LIPA ratepayers (like me) spent $850,000 on a 157-page "compilation" of information (the Levitan report) that Kessel now says LIPA may or may not even use! Kessel asked Levitan in 2005 to do this "assessment" so LIPA could make "a recommendation" to the governor. I'm certainly not anxious for that to happen, because it's pretty obvious where LIPA would come down on Broadwater, at least if Kessel has anything to say about it. But $850,000 of rate payer's money for what amounts to a PR event for Broadwater? That's pretty outrageous, even for LIPA.
Levitan & Associates is an LNG industry consultant. Among other things, it failed to take into account many of the proposed storage facility's costs — both to the environment and to the local economy. The report is a ratepayer-funded $850,000 "justification" for Broadwater prepared by one of the LNG industry's trusted consultants.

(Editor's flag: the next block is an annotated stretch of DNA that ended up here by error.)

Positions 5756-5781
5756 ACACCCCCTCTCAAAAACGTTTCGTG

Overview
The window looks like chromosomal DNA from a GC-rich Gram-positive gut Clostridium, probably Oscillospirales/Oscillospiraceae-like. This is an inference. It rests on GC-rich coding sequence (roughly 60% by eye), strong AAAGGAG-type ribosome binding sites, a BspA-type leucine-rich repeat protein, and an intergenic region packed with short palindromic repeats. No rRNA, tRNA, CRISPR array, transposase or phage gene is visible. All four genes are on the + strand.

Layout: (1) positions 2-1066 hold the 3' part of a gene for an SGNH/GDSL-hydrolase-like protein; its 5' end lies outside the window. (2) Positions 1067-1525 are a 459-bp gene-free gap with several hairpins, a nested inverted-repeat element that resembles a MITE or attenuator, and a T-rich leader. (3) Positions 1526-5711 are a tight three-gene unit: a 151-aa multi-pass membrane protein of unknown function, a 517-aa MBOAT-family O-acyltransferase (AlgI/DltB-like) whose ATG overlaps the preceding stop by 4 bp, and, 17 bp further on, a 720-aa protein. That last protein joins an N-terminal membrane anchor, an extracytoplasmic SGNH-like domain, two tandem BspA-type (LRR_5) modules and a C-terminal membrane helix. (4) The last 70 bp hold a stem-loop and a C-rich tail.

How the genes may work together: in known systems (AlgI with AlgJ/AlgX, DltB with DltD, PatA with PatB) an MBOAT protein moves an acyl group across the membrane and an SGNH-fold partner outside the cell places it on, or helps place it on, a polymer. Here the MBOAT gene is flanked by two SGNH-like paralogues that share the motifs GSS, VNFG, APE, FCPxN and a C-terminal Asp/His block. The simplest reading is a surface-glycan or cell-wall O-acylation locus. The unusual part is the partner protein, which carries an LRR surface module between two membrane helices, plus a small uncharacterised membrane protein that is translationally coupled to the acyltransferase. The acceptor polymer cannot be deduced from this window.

Environmentalist Tom Andersen (author of "This Fine Piece of Water: An Environmental History of Long Island Sound") writes in his "Sphere" blog that the 10-year "value" of the Sound, based on data collected by the Long Island Sound Study, is $55 billion. Andersen poses the question: Does it make sense to jeopardize a resource worth $55 billion to the local economy to save $14.8 billion?